She was going to be named Kung Pow after my Uncle Scott's cat (we originally had her whole litter named with this theme). But, given her wanderlust (and Amanda's distaste for naming cats after Chinese food), she earned a name following the popular Spanish-speaking explorer.
Dora looks exactly like her mother. She's the only one in the litter to look even slightly similar, but I suspect, when grown, you won't be able to tell the difference between them.
Dora is a happy story! She was adopted after a stay with us and a couple weeks at the shelter.
Wednesday, July 9, 2008
Mikey is very smart and picks up commands quickly. In fact, he already knows “sit” and “down.” He is also crate trained and is almost fully housebroken.
At his foster home, Mikey plays very well with other dogs – even big ones! He’s very tolerant and gets along great with cats too!
Mikey can be easily frightened and worries if you move toward him too quickly or make loud noises. Because of this, he may do best in a home without small children. He is naturally very trusting but needs a loving hand to help him gain confidence and learn to feel safe.
All he really wants is someone who will love him just as much as he loves them.
Mikey weighs approximately 30 lbs. and is done growing. He has been neutered and is patiently waiting for his forever family.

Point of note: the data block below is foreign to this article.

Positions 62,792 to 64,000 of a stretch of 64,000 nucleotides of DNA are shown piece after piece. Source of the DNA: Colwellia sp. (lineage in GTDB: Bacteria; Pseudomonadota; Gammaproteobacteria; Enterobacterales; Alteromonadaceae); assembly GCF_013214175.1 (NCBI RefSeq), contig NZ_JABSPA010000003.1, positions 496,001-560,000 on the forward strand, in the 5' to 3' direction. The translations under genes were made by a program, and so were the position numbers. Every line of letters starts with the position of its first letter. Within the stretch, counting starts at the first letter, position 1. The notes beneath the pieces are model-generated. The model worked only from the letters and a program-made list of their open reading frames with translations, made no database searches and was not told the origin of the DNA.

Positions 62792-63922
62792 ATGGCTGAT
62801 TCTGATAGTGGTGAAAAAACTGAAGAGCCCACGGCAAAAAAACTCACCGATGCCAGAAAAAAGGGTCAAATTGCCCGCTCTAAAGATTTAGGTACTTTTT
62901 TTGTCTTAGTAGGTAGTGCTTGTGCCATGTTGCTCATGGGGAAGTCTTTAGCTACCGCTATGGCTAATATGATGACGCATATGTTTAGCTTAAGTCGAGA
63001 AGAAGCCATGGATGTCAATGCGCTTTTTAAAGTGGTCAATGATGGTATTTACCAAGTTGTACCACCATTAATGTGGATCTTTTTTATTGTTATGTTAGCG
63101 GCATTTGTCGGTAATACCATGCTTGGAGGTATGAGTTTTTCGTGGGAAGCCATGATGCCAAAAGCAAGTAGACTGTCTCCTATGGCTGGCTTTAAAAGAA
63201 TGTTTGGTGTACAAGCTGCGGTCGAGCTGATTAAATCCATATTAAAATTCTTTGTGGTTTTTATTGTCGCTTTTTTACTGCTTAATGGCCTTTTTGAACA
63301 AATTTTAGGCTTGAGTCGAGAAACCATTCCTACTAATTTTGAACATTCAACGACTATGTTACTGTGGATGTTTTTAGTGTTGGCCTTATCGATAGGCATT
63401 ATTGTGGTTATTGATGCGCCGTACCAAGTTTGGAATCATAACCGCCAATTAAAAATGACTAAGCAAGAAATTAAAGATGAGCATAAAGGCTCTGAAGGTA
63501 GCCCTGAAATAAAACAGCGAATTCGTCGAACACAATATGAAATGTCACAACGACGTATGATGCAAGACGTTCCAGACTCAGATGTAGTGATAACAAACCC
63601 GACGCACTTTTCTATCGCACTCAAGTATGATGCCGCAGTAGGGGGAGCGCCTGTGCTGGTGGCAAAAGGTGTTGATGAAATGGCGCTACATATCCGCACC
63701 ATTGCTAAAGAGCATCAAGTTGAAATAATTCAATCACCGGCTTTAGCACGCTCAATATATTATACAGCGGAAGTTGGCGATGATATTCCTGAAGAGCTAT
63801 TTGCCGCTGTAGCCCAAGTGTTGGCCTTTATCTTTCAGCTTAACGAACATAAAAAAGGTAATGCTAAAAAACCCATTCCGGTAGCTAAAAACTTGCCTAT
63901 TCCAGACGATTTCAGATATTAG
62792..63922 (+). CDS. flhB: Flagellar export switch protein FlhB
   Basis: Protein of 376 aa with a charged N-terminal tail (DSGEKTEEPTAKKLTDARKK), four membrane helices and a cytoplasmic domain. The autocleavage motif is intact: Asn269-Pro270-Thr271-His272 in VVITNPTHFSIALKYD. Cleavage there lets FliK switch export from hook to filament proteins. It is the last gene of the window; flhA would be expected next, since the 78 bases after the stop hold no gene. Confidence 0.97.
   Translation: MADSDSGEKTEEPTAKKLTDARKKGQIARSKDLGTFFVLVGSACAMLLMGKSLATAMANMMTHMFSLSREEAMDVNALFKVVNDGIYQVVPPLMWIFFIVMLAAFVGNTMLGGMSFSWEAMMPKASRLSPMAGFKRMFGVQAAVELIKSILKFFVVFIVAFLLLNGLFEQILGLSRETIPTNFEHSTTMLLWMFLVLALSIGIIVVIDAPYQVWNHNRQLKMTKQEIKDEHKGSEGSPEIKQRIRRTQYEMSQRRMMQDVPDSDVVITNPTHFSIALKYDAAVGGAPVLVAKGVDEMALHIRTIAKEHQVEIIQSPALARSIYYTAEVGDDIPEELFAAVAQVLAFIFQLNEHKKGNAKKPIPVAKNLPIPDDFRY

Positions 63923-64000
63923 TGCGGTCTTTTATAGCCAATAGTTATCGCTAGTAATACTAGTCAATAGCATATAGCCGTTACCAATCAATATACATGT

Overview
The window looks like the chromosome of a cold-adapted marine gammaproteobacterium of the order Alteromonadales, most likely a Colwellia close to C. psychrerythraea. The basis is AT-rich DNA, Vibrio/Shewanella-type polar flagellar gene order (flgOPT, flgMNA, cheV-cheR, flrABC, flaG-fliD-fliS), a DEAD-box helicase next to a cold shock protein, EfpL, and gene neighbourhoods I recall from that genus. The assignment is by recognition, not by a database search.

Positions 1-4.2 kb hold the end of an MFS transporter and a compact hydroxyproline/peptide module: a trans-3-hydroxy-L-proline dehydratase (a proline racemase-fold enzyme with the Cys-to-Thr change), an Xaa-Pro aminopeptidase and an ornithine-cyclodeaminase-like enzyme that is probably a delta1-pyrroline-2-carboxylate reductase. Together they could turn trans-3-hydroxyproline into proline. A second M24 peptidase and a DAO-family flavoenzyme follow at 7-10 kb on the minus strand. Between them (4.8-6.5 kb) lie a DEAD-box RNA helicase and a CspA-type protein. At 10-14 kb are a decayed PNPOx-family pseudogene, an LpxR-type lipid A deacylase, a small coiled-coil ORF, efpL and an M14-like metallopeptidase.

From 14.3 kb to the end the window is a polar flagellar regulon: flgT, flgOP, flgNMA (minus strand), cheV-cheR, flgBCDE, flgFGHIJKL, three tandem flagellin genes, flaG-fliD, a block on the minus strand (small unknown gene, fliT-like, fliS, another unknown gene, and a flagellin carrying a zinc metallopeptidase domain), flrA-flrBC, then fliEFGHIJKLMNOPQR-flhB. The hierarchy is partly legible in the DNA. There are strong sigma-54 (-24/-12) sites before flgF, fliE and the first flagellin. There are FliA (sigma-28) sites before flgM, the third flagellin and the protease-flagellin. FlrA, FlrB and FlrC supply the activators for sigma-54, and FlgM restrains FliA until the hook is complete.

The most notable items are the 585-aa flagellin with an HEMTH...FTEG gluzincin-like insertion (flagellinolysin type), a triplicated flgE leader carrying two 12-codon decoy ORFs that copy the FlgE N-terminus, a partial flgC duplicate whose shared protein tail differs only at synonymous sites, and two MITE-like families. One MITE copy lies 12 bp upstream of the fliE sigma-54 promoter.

(Edit: Mikey was adopted by a great family, including his new best friend - a young lady of about 14 years)
Thursday, July 3, 2008
Her nicknames included Lug, Honey Bee, Honey Mustard, and Mustard Head.
At approximately the same length as our couch, she's small for a Great Dane but still too big for all of the crates we had. We borrowed the world's biggest dog crate from the CMHS - I thought the first one they offered was too small, but in retrospect, it probably wasn't. This one took up about 1/5 of the available floor space in our office. It could have held a baby elephant.
She has a goofy side.
And here she looks stoned.
She likes nothing more than to torment Buddy, grabbing his flappy skin and holding on tight. She's a bit of a klutz, but also liked to see where the action was. This sometimes made our daily ritual of playing WiiFit difficult.
She's an awesome dog. We're thrilled she was adopted!
Sunday, May 18, 2008
My name is Toby, and I am a one year old Vizsla/Beagle mix.
I get along great with the other dogs in my foster home. We run and play around the house for hours. Sometimes I even forget that they are three times my size—I only weigh about 20 pounds.
Something else I love to do is snuggle! Every night I climb on to my foster mom’s lap to sleep while she watches television. Sometimes she even picks me up and carries me around. I think this is great!
There is one other thing I love to do, but my foster parents don’t like it so much. I don’t know what the big deal is—that furry white hairball meows at me all the time. He is just begging for me to chase him around the house.
Okay, so there might be one other thing I do that my foster parents don’t love. I howl when I am lonely. I am part beagle though—what do they expect from me? In my humble opinion, I am the perfect dog and these minor “issues” just add to my overall charm.
Toby is neutered, housebroken and is ready for his forever home. He has been waiting patiently since March, 2008.